“Open my eyes that I may behold wonderful things from Your Law.” (Ps. 119:18)
“WONDERFUL THING” IN THIS PASSAGE – Affliction, trouble, distress, anguish, suffering – No matter how you translate this pesky Greek word used 45 times in the New Testament, most of us would just like to avoid it. And none of us has been very successful at doing so. No surprise – Jesus predicted as much: “You will have suffering in this world.”1
The apostle Paul seemed to have more than his share. He describes some of it in today’s chapter:
“We don’t want you to be unaware, brothers and sisters, of our affliction that took place in Asia. We were completely overwhelmed – beyond our strength – so that we even despaired of life itself. Indeed, we felt that we had received the sentence of death…” (2 Cor. 1:8-9)
However, he doesn’t dwell on his affliction, whine about it, rage about it, or spend much time planning how to avoid it. In fact, he knowingly walked straight into trouble over and over again because that’s where God led him: to places and situations where both he and God knew there would be suffering. Sometimes it’s just part of the Lord’s plan. As Peter taught us, “It is better to suffer for doing good, if that should be God’s will, than for doing evil.”2
The apostles had learned what their Master had modeled: that suffering is easier to bear if you know it is accomplishing God’s purposes – “keeping our eyes on Jesus, the source and perfecter of our faith. For the joy that lay before him, he endured the cross, despising the shame, and sat down at the right hand of the throne of God.”3
Wasted suffering would be doubly pitiful. However, for God’s people, suffering is never wasted. Today’s “Wonderful Thing” reveals two ways that God makes good use of our troubles:
Suffering can teach us to trust God. – We find it so easy to congratulate ourselves for success and prosperity. Affliction teaches us how quickly we can run out of our own resources and how much we need God. Paul was grateful for those lessons: “Indeed, we felt that we had received the sentence of death, so that we would not trust in ourselves but in God who raises the dead.” (2 Cor. 1:9)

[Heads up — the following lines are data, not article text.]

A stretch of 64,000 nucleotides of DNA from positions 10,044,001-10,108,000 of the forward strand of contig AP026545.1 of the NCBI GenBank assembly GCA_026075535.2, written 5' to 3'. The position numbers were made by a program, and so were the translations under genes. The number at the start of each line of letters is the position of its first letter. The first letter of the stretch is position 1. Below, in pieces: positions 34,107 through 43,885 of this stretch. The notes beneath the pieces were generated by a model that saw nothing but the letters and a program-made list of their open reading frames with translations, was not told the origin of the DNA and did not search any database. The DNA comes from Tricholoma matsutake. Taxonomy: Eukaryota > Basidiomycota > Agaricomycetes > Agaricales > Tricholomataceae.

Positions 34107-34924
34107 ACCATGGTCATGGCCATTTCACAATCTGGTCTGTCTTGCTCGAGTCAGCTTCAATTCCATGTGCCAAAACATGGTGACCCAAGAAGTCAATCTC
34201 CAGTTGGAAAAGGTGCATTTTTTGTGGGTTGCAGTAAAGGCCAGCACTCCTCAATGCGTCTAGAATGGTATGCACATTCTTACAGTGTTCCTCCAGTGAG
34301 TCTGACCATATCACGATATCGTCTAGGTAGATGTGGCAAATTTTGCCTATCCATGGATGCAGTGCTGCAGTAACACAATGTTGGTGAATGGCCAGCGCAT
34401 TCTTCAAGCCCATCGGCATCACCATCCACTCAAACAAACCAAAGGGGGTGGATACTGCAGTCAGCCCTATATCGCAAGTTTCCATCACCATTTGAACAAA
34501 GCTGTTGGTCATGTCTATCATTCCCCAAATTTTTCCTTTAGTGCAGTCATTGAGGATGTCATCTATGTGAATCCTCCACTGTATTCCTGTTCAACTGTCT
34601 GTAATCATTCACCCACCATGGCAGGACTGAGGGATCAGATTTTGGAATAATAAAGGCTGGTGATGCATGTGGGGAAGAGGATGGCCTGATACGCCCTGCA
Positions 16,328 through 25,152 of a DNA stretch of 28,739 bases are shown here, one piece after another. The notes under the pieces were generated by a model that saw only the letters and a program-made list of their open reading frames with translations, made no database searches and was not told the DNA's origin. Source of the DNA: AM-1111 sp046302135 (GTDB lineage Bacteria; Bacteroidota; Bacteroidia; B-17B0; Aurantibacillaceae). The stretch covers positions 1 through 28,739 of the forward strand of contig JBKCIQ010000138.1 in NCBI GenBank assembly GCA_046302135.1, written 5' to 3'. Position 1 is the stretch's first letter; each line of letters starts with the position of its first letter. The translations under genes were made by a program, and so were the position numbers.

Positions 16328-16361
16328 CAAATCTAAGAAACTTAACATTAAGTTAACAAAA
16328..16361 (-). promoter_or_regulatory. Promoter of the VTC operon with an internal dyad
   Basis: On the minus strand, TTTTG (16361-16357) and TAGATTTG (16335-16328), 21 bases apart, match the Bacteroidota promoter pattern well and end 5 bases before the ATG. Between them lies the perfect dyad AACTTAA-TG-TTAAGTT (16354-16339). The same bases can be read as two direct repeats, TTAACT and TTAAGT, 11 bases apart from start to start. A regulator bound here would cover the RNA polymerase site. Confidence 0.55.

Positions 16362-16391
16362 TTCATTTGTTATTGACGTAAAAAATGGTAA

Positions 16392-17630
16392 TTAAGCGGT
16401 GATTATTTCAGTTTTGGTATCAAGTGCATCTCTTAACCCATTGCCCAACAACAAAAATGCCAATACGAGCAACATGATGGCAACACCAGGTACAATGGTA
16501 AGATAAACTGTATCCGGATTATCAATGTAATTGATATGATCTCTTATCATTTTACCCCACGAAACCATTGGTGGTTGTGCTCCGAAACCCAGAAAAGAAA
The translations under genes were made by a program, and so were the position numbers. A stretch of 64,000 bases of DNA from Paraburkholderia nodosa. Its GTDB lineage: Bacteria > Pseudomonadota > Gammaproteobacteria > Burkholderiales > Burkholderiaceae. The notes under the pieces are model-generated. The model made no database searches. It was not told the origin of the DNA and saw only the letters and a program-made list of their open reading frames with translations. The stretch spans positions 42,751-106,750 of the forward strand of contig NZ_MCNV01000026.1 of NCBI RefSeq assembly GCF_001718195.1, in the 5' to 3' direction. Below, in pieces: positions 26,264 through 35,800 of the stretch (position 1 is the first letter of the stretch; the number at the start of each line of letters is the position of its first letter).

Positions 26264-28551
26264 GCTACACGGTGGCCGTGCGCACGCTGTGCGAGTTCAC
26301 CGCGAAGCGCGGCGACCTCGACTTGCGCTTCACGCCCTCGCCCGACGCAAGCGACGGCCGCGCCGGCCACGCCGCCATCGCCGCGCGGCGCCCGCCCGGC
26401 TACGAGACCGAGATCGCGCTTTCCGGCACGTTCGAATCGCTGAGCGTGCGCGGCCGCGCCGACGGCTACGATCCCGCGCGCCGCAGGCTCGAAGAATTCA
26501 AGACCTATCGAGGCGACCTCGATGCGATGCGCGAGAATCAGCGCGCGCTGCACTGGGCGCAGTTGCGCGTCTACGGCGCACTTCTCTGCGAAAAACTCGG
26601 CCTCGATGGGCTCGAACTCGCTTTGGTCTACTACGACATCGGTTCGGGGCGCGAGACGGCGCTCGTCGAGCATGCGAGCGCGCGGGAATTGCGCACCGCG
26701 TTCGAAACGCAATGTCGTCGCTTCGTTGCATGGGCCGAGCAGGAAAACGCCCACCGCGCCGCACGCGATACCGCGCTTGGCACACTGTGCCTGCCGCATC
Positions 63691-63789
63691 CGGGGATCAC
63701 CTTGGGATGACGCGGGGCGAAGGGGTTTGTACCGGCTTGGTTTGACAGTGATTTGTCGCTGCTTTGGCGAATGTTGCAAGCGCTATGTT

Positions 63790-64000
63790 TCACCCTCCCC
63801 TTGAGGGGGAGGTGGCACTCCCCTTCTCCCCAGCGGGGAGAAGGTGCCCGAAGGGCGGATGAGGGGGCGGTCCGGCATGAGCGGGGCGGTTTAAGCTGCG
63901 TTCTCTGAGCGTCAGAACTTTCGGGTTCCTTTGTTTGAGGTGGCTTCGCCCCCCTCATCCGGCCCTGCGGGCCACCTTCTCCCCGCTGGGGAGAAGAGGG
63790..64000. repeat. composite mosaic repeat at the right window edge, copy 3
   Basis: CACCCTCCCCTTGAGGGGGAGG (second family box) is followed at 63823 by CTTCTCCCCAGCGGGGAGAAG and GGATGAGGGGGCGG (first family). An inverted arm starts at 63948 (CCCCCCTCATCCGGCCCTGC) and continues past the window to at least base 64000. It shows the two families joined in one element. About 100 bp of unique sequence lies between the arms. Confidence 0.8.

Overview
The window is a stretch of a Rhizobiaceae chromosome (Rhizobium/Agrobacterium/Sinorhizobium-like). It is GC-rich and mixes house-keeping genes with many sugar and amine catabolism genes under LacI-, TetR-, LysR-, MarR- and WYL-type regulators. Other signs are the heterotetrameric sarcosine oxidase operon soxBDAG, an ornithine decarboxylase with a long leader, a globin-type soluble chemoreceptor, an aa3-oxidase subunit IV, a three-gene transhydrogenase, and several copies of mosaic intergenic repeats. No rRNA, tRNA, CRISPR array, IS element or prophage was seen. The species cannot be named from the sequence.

C. S. Lewis put it this way: “Pain insists upon being attended to. God whispers to us in our pleasures, speaks in our consciences, but shouts in our pains.”4
God’s comfort in our suffering can prepare us to comfort others. – Here’s how Paul expressed it: “Blessed be…the God of all comfort. He comforts us in all our affliction, so that we may be able to comfort those who are in any kind of affliction, through the comfort we ourselves receive from God.” (2 Cor. 1:3-4)
“WONDERFUL THING” IN MY LIFE – I still don’t like pain. That’s why, every now and then, I encourage you to pray as I often do: “Lord, help me learn these lessons the easy way.” That includes learning to trust God rather than myself. That includes learning to comfort God’s suffering children. However, if I can’t or won’t learn the easy way, I’d rather learn the hard way than not at all. Pleasing Him is more important to me than being comfortable.
So, I’m willing to take the hard courses if necessary. I just don’t want to repeat them. Let’s try to learn them well the first time.
1 John 16:33. 2 1 Pet. 3:17. 3 Heb. 12:2. 4 The Problem of Pain by C. S. Lewis.